For me it’s the more prominent thumb ridge on the back that’s made the biggest difference. I’m really gripping into two helpers now (front finger bulge, rear thumb ridge), whereas before I had to pull my hand further around and hold it a little tighter on the back to get the opposition necessary to “grip” the camera. It’s a subtle thing, but it’s definitely better than before. 

Even after months of shooting, I’m unsure about the change to white info in the viewfinder. It’s definitely “crisp” looking and clear. It’s also a bit bright. Some will find that better, as it distracts them down to the info. It’s a bit like a speedometer that’s obvious versus one that is tucked away and subtle on a car. Some will like it, some won’t. I’m agnostic at the moment. 

The D800 firmware was updated to allow ISO assignment via the Record Video button, and that comes with the D810, as well, thankfully. 

One final thing: the prism (and I think focus screen) were changed a bit by Nikon. They do claim that the new prism is coated differently and should let through more light. I’m not sure how much I should trust my aging eyes on this one, but yes, I do think that viewfinder is a teeny bit clearer in low light. Not as much a difference as between the Df and D610—which was a small difference, too—but enough to be noticed by some.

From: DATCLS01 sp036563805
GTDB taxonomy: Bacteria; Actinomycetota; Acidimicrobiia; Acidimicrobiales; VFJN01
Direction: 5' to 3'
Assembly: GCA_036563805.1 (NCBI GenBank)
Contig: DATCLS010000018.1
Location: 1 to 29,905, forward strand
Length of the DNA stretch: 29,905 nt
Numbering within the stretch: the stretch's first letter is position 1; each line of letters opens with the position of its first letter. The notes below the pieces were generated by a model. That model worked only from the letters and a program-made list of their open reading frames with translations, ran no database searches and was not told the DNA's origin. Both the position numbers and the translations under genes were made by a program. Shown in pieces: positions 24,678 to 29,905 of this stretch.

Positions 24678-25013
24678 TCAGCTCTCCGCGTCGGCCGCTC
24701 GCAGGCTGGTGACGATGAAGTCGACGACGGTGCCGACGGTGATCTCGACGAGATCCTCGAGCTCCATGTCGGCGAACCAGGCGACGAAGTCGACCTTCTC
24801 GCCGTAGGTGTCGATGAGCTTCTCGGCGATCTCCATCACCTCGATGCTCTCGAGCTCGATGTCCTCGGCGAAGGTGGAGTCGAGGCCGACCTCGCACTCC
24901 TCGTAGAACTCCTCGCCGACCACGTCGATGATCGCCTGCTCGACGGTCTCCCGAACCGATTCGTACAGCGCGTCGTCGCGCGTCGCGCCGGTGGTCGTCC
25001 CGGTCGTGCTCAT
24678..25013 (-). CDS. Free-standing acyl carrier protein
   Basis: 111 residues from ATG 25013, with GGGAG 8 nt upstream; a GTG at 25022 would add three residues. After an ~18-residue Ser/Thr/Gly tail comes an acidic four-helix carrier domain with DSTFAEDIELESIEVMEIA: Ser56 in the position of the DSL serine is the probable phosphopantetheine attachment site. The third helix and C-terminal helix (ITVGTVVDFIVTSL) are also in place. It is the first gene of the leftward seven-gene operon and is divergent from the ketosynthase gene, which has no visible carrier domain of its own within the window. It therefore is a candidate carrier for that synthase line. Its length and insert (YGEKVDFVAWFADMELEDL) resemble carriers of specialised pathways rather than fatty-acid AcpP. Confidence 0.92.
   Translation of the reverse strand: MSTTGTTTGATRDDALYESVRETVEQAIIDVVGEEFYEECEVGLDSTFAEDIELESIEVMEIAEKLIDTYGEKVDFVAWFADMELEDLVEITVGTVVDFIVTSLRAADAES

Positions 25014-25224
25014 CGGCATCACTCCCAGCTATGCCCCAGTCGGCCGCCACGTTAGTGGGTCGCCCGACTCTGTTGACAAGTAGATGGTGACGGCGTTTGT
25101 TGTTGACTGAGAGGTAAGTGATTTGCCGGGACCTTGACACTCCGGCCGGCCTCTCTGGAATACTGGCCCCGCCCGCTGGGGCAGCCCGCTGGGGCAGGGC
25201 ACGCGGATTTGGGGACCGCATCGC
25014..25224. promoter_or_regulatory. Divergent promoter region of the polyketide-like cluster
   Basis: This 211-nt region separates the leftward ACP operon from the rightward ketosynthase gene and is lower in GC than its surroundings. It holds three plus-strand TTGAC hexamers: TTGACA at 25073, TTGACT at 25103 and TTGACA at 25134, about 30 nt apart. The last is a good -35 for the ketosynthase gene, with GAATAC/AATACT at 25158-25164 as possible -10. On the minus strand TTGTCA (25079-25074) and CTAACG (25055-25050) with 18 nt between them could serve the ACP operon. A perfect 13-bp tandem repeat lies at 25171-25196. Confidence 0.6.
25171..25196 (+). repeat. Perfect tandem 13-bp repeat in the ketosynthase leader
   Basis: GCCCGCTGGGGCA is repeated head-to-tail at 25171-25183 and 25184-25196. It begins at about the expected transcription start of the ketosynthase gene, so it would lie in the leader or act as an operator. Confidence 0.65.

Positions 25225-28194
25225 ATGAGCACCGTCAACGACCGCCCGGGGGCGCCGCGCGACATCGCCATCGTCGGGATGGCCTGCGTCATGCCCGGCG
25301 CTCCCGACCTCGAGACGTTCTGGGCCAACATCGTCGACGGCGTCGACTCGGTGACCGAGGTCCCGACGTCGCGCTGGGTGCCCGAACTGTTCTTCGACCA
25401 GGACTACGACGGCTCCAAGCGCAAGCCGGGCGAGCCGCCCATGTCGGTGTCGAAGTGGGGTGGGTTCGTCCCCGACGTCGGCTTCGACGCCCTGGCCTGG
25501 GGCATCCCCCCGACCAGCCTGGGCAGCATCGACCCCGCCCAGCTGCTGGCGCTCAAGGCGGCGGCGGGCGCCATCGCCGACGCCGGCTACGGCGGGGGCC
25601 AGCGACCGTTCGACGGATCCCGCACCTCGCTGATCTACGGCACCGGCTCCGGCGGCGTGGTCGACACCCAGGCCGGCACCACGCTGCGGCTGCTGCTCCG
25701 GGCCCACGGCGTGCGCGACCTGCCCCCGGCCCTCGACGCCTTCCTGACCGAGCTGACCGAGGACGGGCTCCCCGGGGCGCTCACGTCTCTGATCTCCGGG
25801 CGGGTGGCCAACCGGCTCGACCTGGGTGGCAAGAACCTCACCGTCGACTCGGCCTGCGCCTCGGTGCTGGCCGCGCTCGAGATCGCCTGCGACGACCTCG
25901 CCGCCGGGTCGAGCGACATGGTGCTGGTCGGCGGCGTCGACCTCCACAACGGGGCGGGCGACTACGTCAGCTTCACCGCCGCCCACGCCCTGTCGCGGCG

Overall, the D800/D800E handled quite well, and the D810 doesn’t mess anything up (once you get used to the small button migration). 


Battery: better. Not substantively better, but better. I haven’t found a situation where I’ve needed more than one battery a day. Indeed, in Africa I was charging my D810 batteries about once every three days, despite using the camera from dawn to dusk with VR lenses and doing a fair amount of Live View work. Still not D3/D4 levels of battery performance, but better than virtually everything else I’ve used other than a Canon 1Dx. 

Focus: better. Not substantively better, but better (sensing a pattern yet? ;~). I found myself dialed in very quickly with the new autofocus system, though I’m still experimenting with when Group might be better than 9-Point. The difference is that the camera has a little more leeway to make its choice instantly with Group, whereas with 9-point it’s always going to try your choice first. Also note that Group has a bit of Closest Subject Priority built back into it, something that was removed from the autofocus system in modern DSLRs. I like that, as it’s predictable, whereas the more paternalistic AF decision making of Dynamic AF is much less predictable.